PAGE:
Moreover, the PTO’s fact-finding is not entitled to deference in the direct appeal to district court. In Kappos v. Hyatt, 132 S. Ct. 1690 (2012), the Supreme Court interpreted 35 U.S.C. § 145, the patent law equivalent to 15 U.S.C. § 1071, as allowing in any new evidence generally permitted in federal court, and further held that, where new evidence is before the district court, the court “cannot meaningfully defer to the PTO’s factual findings” because the PTO “considered a different set of facts.” 132 S. Ct. at 1700-01. The statute thus permits an applicant to choose as a tactical matter to forego introducing evidence at the administrative stage that is more suited for consideration in a civil trial court setting.
The direct ex parte appeal of a PTO ruling does have a price, which is a provision shifting all “expenses” to the applicant, regardless of the outcome. 15 U.S.C. § 1071 states that “[i]n any case where there is no adverse party … all the expenses of the proceeding shall be paid by the party bringing the case, whether the final decision is in favor of such or not.” (The corresponding patent statute, 35 U.S.C. § 145, has a substantively identical provision on expenses.)
In Shammas, Plaintiff argued that “expenses” do not include attorneys’ fees. The Fourth Circuit, though, held that “§ 1071(b)(3) imposes a unilateral, compensatory fee, including attorneys’ fees, on every ex parte applicant who elects to engage resources of the PTO when pursuing a de novo action in the district court, whether the applicant wins or loses.” Slip Opinion, p. 12. The PTO’s attorney fees, in context are “the PTO’s salary expenses for the attorneys’ and paralegals who represent the Director” of the PTO. Slip Opinion, p. 4.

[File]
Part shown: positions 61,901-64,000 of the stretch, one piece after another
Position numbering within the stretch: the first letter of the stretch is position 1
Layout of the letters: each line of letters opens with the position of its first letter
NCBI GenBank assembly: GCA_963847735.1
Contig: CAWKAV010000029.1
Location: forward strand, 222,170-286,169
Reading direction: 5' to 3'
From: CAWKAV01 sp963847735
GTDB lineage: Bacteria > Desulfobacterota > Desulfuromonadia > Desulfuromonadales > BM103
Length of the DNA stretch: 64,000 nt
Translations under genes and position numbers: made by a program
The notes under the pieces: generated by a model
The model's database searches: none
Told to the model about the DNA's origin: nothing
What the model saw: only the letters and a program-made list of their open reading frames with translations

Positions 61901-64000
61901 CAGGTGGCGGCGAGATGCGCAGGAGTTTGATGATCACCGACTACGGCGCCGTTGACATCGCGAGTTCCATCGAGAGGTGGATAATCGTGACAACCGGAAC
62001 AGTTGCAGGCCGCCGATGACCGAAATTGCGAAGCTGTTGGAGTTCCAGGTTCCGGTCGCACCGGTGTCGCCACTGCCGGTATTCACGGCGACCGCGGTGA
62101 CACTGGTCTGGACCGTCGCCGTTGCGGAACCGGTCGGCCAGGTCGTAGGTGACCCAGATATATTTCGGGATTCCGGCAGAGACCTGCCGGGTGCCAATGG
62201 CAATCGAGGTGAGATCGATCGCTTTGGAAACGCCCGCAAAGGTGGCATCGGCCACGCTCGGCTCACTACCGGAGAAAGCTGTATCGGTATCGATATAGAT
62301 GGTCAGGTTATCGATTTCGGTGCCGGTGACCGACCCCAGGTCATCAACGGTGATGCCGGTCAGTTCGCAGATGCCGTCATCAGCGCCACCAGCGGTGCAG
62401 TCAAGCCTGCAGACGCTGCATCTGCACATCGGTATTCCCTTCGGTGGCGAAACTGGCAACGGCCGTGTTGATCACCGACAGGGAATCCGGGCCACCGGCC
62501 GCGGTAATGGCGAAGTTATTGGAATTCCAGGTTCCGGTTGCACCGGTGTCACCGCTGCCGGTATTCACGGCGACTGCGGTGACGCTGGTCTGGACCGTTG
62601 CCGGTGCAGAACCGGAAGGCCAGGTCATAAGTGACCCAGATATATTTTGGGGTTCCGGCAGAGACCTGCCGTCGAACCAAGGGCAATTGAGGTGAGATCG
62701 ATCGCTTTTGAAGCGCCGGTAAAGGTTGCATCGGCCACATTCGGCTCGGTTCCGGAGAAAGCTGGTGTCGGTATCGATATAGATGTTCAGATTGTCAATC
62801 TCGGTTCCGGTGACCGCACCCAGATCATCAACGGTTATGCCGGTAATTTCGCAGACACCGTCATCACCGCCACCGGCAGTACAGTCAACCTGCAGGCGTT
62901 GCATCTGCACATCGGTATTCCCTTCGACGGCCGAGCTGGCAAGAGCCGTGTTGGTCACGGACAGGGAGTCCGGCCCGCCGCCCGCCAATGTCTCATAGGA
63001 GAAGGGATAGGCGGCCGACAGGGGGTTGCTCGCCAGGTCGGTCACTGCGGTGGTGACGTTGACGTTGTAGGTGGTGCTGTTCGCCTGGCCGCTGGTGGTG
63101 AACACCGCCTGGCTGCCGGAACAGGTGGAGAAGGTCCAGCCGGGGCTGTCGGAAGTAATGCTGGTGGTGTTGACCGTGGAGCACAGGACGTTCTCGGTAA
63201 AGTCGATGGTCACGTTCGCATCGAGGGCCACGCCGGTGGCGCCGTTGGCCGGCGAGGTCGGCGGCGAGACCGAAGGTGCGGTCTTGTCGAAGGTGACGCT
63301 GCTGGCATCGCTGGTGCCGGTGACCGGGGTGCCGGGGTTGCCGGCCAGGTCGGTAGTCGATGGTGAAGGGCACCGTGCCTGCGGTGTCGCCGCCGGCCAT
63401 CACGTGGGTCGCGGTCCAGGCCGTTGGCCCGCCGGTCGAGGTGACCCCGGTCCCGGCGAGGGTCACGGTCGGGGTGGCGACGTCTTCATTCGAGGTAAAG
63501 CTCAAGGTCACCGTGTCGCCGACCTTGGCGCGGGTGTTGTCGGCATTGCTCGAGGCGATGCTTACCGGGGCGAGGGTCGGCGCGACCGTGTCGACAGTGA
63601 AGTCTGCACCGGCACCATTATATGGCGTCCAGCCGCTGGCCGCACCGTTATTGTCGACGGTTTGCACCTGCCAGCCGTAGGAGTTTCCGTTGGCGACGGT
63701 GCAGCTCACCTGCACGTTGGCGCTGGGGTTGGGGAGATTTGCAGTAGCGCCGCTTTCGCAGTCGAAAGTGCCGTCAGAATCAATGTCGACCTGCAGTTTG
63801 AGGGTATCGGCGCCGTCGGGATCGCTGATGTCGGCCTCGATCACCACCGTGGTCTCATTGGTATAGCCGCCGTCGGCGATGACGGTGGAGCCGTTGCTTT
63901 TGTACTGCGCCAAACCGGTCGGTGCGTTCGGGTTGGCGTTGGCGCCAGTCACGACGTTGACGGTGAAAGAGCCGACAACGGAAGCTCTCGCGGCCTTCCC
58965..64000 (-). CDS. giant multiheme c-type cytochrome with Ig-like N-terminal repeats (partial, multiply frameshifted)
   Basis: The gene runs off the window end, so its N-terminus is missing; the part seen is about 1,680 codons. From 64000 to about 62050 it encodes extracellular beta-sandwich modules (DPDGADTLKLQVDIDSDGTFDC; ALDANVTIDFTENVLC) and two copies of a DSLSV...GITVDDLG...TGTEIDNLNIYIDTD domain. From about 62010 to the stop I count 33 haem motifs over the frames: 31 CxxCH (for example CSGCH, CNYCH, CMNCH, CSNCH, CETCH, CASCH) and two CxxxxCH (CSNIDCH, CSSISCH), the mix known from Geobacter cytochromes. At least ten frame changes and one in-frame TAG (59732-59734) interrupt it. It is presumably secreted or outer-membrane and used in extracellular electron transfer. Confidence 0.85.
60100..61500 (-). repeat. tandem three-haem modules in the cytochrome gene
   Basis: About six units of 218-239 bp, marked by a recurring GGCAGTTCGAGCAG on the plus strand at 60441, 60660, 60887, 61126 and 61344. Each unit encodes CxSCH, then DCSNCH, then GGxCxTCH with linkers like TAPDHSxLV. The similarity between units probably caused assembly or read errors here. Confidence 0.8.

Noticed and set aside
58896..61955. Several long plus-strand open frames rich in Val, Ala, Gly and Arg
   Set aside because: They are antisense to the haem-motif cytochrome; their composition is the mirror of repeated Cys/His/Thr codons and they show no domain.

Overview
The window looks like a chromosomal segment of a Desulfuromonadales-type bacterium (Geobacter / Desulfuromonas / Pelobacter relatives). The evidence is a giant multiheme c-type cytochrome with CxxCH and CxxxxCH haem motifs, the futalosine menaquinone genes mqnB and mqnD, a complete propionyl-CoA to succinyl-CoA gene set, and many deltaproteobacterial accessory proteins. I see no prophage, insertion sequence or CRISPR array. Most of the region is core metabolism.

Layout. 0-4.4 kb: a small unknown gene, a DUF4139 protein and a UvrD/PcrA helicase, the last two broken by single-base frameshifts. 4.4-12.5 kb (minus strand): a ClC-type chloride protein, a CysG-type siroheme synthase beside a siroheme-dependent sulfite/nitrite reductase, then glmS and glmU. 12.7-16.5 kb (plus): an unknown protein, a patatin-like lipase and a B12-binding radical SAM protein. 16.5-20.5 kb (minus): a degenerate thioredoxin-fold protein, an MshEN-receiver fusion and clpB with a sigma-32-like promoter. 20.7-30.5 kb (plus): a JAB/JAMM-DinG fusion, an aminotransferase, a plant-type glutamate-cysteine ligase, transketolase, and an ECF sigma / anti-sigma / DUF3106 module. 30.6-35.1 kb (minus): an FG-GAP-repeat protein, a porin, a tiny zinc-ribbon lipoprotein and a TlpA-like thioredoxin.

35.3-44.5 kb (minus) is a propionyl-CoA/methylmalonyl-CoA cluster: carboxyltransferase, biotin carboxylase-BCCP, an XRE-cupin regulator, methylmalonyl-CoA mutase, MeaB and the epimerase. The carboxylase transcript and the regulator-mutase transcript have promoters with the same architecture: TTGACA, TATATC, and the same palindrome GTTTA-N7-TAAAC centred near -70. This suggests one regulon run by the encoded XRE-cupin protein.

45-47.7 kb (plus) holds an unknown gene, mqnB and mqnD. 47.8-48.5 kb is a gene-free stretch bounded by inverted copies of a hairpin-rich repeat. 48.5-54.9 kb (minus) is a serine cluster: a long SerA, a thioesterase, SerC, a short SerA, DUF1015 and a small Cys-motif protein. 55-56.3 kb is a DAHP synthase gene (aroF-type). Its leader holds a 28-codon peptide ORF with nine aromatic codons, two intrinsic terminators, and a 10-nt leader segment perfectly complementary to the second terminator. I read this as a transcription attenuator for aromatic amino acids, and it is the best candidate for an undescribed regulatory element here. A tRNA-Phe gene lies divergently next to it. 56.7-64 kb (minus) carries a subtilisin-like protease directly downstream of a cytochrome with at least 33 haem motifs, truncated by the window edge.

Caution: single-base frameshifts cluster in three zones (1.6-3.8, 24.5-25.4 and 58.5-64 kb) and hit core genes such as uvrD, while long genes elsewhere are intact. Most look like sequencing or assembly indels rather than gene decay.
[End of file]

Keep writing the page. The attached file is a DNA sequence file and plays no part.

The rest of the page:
The ruling is problematic both on practical grounds and in light of traditional statutory interpretation principles. As a practical matter, given that attorneys’ fees will ordinarily be much greater than costs and other expenses, the ruling will probably be the death-knell for ex parte direct appeals of PTO decisions to district court — which would thwart Congressional intent in creating the direct action alternative, but which in fact may be the PTO’s intent in pressing for the rule. The dissent in Shammas notes that there is no record of the PTO seeking fees in such cases before 2013, which was soon after the 2012 decision in Kappos clarifying how little deference the administrative record is entitled to in a direct action.